I knew that this particular drug had to be terribly addictive, no matter how much you tried to rationalize it; and I thought my kids were spot-on right to challenge it, when it appeared in their instructional materials. As for the adults, there was something grievously off-balanced and skewed and just plain wrong in the thinking of just about every person I talked to about it. There was a tremendous tendency to try to justify the racism when Jews did it, even when it was clearly despicable. Yet when my kids, especially my daughter, complained about it, I couldn’t seem to do anything to change the situation myself. This odd inability to think, speak or act also appeared to drive the attitude of the school’s administration: it was sad, the racism in the Hebrew books, but they couldn’t do anything about it. And after all, when you got right down to it, the Arabs were a little backward, weren’t they?

Now I wish more than anything that I’d simply taken my kids out of the school, and gone public to all the other parents about why I was doing so. I think maybe I would have done that, eventually; but I’ll never know for sure, because the problem was resolved for all of us in a manner nobody would have anticipated.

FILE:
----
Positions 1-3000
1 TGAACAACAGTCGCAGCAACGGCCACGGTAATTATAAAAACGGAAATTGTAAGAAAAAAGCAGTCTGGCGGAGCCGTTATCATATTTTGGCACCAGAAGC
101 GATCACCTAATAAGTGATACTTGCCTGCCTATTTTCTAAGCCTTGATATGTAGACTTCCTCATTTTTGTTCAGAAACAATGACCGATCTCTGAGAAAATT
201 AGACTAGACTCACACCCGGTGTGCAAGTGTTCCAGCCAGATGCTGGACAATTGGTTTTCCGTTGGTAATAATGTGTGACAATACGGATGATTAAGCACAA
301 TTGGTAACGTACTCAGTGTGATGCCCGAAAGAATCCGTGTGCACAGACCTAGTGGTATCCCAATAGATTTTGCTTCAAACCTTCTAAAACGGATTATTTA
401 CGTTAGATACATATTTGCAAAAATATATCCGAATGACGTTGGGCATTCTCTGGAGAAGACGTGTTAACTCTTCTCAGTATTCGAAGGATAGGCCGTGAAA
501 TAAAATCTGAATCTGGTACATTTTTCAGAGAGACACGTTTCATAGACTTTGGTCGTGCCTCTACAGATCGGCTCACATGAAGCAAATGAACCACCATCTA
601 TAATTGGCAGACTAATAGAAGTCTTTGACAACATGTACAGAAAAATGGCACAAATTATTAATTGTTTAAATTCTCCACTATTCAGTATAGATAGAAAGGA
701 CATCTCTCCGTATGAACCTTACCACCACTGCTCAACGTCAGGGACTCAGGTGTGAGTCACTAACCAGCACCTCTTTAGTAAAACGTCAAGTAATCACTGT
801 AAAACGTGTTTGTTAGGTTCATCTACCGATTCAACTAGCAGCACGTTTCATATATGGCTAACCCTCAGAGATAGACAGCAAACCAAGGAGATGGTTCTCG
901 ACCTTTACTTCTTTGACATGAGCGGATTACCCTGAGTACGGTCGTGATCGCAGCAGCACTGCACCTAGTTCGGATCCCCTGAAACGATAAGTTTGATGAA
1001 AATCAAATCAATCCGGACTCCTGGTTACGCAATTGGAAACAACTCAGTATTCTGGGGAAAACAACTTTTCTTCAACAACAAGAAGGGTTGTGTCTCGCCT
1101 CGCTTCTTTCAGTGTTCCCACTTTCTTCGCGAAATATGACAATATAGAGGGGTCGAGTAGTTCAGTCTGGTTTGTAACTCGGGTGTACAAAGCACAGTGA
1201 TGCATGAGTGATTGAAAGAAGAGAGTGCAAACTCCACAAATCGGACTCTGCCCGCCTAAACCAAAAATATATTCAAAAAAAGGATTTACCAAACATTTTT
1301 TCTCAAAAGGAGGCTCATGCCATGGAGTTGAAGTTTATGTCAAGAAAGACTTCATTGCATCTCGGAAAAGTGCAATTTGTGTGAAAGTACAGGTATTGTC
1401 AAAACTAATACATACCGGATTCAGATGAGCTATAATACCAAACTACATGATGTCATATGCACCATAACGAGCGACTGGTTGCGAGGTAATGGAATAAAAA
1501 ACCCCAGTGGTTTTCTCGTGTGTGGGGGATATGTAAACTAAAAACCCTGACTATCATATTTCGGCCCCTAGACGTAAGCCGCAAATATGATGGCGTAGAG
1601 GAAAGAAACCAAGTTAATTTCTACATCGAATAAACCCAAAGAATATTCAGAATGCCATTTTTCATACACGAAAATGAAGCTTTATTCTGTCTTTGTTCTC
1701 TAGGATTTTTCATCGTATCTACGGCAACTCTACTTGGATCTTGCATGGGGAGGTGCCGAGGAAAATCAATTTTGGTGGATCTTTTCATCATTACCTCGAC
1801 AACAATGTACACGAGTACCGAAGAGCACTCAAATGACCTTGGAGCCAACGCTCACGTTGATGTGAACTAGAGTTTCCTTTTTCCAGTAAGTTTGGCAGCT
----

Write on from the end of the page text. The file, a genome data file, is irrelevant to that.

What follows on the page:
The problem was resolved by the implosion of the school, brought about by a sensational but pitiful sex scandal that shook San Francisco to its foundations. A well-known, married San Francisco Supervisor was found to have been having a torrid affair with an equally well-known woman involved with the Jewish organizations that funded the school. Furthermore, the two lovebirds had been meeting on the mainly abandoned grounds of the Jewish orphanage, where the multicultural school was located; and the kids attending the school, it turned out, had known about their supposedly secret get-togethers long before the parents and administrators did. (As I said, the kids were a precocious bunch.)